Those who thought Apple would introduce a new, less expensive iPhone at its Worldwide Developer Conference this week were partially right.
There will soon be a cheaper iPhone that costs only $99. While the phone itself is the same entry-level model that ignited sales last summer, though, it will have new software.
Among the software's improvements are support for cut, copy and paste; voice recording; and sending photos from phone to phone using a system called Multimedia Messaging Service.
The new software even adds a feature that lets you transmit stereo music wirelessly using Bluetooth.
The iPhone still can't run more than one program at a time, but Apple will enable a notification system that can tell you, for example, if someone has sent you an instant message.
Apple is not the first company to launch a $99 smartphone. Just last year, Palm had success selling the Centro for that price. But the Centro had old software that was on the verge of being phased out.
The iPhone 3G, on the other hand, holds its own against just about any other device in the marketplace, and its new software supports thousands of applications, including one of the best Web browsers and some of the best-looking videogames on a mobile phone.
And so, barring any radical responses by competitors, the $99 price point will clearly further boost Apple's fortunes in the smartphone race.
According to NPD's Mobile Phone Track, the iPhone 3G was the best-selling handset in the United States during the third and fourth quarters of 2008, but was knocked from its perch in the first quarter of 2009.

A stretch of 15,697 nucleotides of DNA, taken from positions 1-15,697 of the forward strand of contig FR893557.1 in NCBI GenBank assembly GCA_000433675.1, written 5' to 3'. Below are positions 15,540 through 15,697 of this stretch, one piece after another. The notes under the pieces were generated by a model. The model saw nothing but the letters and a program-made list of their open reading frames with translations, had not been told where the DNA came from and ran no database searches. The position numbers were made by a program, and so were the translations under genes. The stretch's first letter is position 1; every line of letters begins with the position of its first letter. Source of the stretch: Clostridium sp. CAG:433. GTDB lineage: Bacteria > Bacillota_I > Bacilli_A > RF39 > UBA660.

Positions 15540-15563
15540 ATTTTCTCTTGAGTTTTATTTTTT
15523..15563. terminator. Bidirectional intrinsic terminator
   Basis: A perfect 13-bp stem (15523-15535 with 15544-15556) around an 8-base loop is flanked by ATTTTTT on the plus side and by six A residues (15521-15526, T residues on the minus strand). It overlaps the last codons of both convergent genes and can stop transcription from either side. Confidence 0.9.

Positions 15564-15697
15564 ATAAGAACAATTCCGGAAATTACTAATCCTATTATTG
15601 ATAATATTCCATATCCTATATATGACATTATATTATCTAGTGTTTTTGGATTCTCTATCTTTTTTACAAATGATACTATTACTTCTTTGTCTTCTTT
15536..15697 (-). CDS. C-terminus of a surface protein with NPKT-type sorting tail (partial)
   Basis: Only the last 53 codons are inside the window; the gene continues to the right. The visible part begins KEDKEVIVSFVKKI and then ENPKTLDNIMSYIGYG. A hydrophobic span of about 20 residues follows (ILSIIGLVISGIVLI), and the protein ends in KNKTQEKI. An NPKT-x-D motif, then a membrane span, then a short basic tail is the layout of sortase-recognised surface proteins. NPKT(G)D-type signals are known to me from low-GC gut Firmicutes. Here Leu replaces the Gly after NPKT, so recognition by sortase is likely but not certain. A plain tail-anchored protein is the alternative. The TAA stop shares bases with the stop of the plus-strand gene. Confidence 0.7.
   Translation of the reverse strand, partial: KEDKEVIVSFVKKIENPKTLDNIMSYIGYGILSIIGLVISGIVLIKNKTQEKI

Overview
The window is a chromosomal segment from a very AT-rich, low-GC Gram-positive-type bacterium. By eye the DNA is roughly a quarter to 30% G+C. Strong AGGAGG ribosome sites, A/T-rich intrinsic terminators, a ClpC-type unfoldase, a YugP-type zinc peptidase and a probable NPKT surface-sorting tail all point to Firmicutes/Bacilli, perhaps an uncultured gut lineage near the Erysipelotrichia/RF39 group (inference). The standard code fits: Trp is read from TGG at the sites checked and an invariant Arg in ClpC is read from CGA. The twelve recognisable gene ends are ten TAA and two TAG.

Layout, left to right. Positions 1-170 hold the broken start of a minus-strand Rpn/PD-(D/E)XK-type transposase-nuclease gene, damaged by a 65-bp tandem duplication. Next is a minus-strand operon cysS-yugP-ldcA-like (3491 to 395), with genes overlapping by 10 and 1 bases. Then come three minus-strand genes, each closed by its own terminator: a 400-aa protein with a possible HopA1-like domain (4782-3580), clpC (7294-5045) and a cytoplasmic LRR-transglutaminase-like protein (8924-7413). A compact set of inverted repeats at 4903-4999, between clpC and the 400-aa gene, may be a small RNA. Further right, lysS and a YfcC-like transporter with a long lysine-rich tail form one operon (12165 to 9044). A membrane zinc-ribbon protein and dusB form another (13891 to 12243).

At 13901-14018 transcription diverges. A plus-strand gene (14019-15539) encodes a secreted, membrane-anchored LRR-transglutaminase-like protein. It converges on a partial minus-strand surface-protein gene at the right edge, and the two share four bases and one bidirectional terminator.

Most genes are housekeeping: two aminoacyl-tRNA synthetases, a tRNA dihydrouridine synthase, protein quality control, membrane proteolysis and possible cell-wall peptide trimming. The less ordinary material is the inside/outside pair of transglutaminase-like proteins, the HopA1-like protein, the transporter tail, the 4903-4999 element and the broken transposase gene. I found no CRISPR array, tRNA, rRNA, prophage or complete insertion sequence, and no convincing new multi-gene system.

This happened because Verizon Wireless ran a promotion in which customers who bought a BlackBerry got another BlackBerry for free.
The deal pushed the BlackBerry Curve, offered by all four major U.S. wireless companies, over the top. The Curve was also less expensive than the iPhone and its main competitors,the T-Mobile G1 and BlackBerry Storm.
Indeed, the $99 iPhone 3G will also compete with a new, more expensive iPhone from Apple itself, the iPhone 3G S (for speed), starting at the old price of $199.
For the extra money, you get a device that Apple claims is twice as fast at many tasks, holds twice as much music, movies and other digital data as the $99 model, and has a better camera that can automatically focus and record standard-definition video.
That model will continue to appeal to advanced users who want the best capabilities Apple can offer.
The lower-priced iPhone 3G, though, will surely lure more AT&T customers to make the jump to a smartphone and probably prove irresistible for some customers of other wireless companies. But the nature of wireless data coverage, quality, and pricing continue to be a factor when choosing a cell phone, even as AT&T upgrades its network to faster data speeds.
Then there are those who prefer options that Apple doesn't offer on the iPhone, such as a removable battery or physical keyboard, like the kind on the new Palm Pre.
Finally, there are many who still can't justify the real expense of any smartphone, with monthly data plan fees that can reach $150 per month for unlimited usage.